fange

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Danish[edit]

Verb[edit]

fange ‎(imperative fang, present fange, past fangede, past participle fanget)

  1. to catch or to capture
    Jeg kan fange fisk.
    I can catch fish.

French[edit]

Etymology[edit]

From Middle French fange, from Old French fange ‎(mud, addle, mire), from Gothic 𐍆𐌰𐌽𐌲𐌰 ‎(fanga, mud, addle, mire), from Proto-Germanic *fangō ‎(wetness, moisture), from Proto-Indo-European *pAnk- ‎(mud, rot, filth). Cognate with Italian fango ‎(mud, sludge) (from Germanic), German feucht ‎(moist, damp), Dutch vocht ‎(moisture, humidity), Old English fūht ‎(moist, damp).

Alternative etymology derives the Old French word from Old Low Frankish *fani, *fanja ‎(moor, swamp, mire), from Proto-Germanic *fanją ‎(clay, mud, marsh), from Proto-Indo-European *pan- ‎(mud, slush, morass), related to Old High German fenni ‎(stagnant water, swamp, bog), Old English fenn ‎(swamp, bog). See fen.

Pronunciation[edit]

Noun[edit]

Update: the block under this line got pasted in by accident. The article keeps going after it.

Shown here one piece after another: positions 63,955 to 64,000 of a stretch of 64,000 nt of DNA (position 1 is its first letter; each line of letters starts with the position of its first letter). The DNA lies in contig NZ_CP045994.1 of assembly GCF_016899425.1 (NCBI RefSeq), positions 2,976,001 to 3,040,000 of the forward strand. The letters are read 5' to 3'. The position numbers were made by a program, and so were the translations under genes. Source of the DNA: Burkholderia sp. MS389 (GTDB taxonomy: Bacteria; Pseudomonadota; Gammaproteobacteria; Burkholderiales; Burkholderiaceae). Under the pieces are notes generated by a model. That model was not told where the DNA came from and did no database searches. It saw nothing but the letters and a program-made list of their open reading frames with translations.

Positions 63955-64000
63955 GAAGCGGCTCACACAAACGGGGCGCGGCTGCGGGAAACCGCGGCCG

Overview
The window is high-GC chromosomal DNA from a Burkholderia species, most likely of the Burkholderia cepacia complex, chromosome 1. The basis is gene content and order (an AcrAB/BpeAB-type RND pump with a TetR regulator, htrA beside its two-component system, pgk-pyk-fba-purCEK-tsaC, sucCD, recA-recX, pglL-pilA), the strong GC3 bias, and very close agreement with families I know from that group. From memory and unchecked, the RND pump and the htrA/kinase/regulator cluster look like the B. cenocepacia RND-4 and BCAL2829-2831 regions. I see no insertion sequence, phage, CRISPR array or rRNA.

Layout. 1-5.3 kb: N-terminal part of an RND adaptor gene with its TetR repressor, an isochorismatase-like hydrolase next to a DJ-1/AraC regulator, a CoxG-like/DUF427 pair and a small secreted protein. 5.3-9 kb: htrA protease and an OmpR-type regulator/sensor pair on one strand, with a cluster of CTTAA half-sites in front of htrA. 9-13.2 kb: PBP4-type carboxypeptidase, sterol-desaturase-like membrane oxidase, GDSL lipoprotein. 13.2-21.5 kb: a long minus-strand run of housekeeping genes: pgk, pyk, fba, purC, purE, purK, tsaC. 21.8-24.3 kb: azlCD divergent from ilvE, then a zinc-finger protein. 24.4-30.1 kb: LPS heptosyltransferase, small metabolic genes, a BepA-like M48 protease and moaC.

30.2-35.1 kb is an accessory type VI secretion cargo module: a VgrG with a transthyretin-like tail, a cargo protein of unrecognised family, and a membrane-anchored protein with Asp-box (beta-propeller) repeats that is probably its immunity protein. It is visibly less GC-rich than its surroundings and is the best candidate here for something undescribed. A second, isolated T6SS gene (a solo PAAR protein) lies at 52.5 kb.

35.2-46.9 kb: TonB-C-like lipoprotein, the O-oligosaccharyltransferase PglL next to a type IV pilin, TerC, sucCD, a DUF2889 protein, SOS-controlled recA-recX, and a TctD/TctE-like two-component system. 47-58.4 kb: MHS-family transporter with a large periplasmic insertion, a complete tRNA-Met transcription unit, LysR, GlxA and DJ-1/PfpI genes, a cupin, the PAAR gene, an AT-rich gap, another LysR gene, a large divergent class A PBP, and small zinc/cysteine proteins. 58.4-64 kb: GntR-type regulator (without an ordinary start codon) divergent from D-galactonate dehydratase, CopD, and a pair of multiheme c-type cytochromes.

fange f ‎(plural fanges)

  1. (literary) filth, mire

External links[edit]


German[edit]

Pronunciation[edit]

Verb[edit]

fange

  1. First-person singular present of fangen.
  2. First-person singular subjunctive I of fangen.
  3. Third-person singular subjunctive I of fangen.

Lojban[edit]

Etymology[edit]

In Lojbanized spelling.

Pronunciation[edit]

Gismu[edit]

fange

  1. alien; x1 is alien/foreign/[exotic]/unfamiliar to x2 in property x3 (ka).

See also[edit]


Norwegian Bokmål[edit]

Etymology 1[edit]

From Middle Low German vangene and Old Norse fangi

Noun[edit]

fange m ‎(definite singular fangen, indefinite plural fanger, definite plural fangene)

  1. a convict, inmate, prisoner
Derived terms[edit]

Etymology 2[edit]

From Middle Low German vangen and Old Norse fanga

Verb[edit]

fange ‎(imperative fang, present tense fanger, simple past and past participle fanga or fanget, present participle fangende)

  1. to catch, capture

See also[edit]

References[edit]


Norwegian Nynorsk[edit]

Etymology 1[edit]

From Middle Low German vangene and Old Norse fangi

Noun[edit]

fange m ‎(definite singular fangen, indefinite plural fangar, definite plural fangane)

  1. a convict, inmate, prisoner
Derived terms[edit]

Etymology 2[edit]

From Middle Low German vangen and Old Norse fanga

Alternative forms[edit]

Verb[edit]

fange

  1. to catch, capture

See also[edit]

References[edit]